March 8, commemorates the struggle for women’s rights. This day is celebrated in many countries around the world. According to the UN, it is a day when women are recognized for their achievements without regard to divisions, whether national, ethnic, linguistic, cultural, economic or political. International Women’s Day first emerged from the activities of labor movements at the turn of the twentieth century in North America and across Europe. The earliest Women’s Day observance was held on February 28, 1909, in New York and organized by the Socialist Party of America. On March 8, 1917, in the capital of the Russian Empire, Petrograd, a demonstration of women textile workers began, covering the whole city. This was the beginning of the Russian Revolution. Seven days later, the Emperor of Russia Nicholas II abdicated and the provisional Government granted women the right to vote. March 8 was declared a national holiday in the Soviet Russia in 1917. The day was predominantly celebrated by the socialist movement and communist countries until it was adopted in 1975 by the United Nations. Since those early years, International Women’s Day has assumed a new global dimension for women in developed and developing countries alike. The growing international women’s movement, which has been strengthened by four global United Nations women’s conferences, has helped make the commemoration a rallying point to build support for women’s rights and participation in the political and economic arenas.
The Charter of the United Nations, signed in 1945, was the first international agreement to affirm the principle of equality between women and men. Since then, the UN has helped create a historic legacy of internationally agreed strategies, standards, programmes and goals to advance the status of women worldwide. Over the years, the UN and its technical agencies have promoted the participation of women as equal partners with men in achieving sustainable development, peace, security, and full respect for human rights. The empowerment of women continues to be a central feature of the UN’s efforts to address social, economic and political challenges across the globe. In order to end gender inequality, everyone has to be involved. Fighting for women’s rights has too often become synonymous with man-hating. But it is not. To affect change in the world, men must take part in it. Unfortunately today, there is no one country in the world where all women can expect to receive the same rights as men. No country in the world can yet say that they have achieved gender equality. Men are also imprisoned by gender stereotypes. Both men and women should be free to be strong, to be sensitive. Gender has to be considerate on a spectrum instead of two sets of opposing ideals.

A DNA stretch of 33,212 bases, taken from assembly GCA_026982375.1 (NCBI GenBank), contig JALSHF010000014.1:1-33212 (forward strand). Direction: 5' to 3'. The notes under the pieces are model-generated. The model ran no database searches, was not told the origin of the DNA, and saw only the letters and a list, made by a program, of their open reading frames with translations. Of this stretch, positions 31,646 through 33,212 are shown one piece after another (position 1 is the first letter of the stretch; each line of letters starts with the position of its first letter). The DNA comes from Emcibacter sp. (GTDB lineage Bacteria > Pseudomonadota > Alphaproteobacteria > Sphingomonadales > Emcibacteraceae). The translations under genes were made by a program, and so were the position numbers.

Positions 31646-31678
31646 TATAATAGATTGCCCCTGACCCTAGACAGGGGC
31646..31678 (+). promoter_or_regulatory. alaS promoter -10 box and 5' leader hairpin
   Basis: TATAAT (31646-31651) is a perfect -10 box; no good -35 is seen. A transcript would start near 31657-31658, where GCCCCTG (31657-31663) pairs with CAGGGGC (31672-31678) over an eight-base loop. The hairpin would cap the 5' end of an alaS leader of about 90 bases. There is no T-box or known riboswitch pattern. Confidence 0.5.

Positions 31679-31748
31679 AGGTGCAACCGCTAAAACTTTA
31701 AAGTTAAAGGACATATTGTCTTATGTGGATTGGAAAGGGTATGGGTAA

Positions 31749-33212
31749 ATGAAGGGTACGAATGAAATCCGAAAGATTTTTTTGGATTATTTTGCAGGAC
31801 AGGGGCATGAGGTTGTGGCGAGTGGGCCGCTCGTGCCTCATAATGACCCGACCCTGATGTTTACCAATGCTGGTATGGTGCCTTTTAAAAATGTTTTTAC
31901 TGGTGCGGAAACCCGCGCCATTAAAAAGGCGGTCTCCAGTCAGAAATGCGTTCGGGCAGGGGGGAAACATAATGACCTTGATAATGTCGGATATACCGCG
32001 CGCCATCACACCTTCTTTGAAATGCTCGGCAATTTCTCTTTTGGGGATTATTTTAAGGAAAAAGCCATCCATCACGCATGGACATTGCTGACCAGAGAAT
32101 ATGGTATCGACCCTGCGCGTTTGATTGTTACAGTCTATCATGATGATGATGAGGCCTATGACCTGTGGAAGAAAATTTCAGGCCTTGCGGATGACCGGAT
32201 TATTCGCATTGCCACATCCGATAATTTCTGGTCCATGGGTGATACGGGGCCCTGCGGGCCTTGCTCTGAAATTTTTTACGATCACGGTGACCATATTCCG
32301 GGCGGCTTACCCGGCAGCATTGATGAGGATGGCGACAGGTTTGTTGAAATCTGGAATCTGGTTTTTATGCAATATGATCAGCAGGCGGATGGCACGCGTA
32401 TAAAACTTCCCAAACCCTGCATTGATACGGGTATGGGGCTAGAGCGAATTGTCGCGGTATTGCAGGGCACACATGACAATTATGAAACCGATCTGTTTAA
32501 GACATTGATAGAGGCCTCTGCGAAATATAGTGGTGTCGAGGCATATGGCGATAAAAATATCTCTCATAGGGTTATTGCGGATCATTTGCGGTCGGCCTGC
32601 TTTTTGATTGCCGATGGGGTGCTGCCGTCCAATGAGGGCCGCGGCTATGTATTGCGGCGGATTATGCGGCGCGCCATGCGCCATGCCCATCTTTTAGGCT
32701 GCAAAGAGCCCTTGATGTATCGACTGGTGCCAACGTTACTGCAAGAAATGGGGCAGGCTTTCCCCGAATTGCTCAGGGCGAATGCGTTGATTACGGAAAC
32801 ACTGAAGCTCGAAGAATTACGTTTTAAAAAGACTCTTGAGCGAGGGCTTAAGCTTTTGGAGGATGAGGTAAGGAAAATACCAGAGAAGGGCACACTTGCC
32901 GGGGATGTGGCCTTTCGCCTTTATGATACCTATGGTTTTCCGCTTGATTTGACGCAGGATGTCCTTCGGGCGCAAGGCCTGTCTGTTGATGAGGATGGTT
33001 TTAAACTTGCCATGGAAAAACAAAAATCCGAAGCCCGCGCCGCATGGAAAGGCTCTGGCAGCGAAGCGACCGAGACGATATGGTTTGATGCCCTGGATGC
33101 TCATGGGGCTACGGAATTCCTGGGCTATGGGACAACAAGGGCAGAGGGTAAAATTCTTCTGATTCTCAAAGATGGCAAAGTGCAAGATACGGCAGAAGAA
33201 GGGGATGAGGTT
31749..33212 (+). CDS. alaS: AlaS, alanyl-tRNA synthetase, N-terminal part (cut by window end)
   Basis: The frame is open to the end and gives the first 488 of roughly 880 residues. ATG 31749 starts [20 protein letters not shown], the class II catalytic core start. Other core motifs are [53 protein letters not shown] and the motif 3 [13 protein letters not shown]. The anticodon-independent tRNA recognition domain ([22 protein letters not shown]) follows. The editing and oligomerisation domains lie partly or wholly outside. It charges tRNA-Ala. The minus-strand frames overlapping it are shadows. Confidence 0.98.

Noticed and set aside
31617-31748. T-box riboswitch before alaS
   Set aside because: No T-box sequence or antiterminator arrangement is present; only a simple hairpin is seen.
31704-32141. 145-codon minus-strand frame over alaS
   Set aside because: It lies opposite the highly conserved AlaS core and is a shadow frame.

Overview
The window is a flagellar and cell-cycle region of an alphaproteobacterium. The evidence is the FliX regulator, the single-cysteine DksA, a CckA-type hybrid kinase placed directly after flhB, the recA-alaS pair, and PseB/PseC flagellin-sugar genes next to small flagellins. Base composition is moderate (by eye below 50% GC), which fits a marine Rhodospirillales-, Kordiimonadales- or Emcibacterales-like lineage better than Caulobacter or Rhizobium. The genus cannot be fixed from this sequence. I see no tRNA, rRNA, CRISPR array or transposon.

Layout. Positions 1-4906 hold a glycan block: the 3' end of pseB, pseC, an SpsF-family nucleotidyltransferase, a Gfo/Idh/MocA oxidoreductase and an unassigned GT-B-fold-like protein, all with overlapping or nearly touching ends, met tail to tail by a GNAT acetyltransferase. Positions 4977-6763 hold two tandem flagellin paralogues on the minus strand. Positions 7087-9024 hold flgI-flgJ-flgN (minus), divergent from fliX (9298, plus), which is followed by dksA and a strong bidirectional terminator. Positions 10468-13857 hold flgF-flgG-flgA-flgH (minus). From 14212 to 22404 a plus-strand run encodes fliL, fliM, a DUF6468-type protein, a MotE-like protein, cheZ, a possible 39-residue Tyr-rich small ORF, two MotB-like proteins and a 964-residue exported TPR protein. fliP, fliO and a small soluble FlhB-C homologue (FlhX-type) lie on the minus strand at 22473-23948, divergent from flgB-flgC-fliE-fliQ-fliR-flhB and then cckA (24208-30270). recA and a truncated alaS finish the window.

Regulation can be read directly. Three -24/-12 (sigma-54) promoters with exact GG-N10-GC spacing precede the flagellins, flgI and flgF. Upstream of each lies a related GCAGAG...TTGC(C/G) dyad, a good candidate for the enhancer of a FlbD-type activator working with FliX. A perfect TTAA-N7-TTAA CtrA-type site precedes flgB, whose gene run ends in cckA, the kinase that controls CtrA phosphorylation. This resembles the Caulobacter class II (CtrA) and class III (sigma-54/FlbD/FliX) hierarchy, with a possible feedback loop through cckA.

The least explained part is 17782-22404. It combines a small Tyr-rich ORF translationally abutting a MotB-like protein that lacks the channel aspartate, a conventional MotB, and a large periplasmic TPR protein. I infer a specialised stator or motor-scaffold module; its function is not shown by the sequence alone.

March 8 should be a day of questioning for all of us. Women’s rights are human and fundamental rights and it’s time to make this point real and effective throughout the world. In Europe, the Institution of European Union have started the work with the Istanbul Convention (Convention on preventing and combating violence against women and domestic violence). But there is still a long way to go and much to do before women’s rights become a central concern of every society.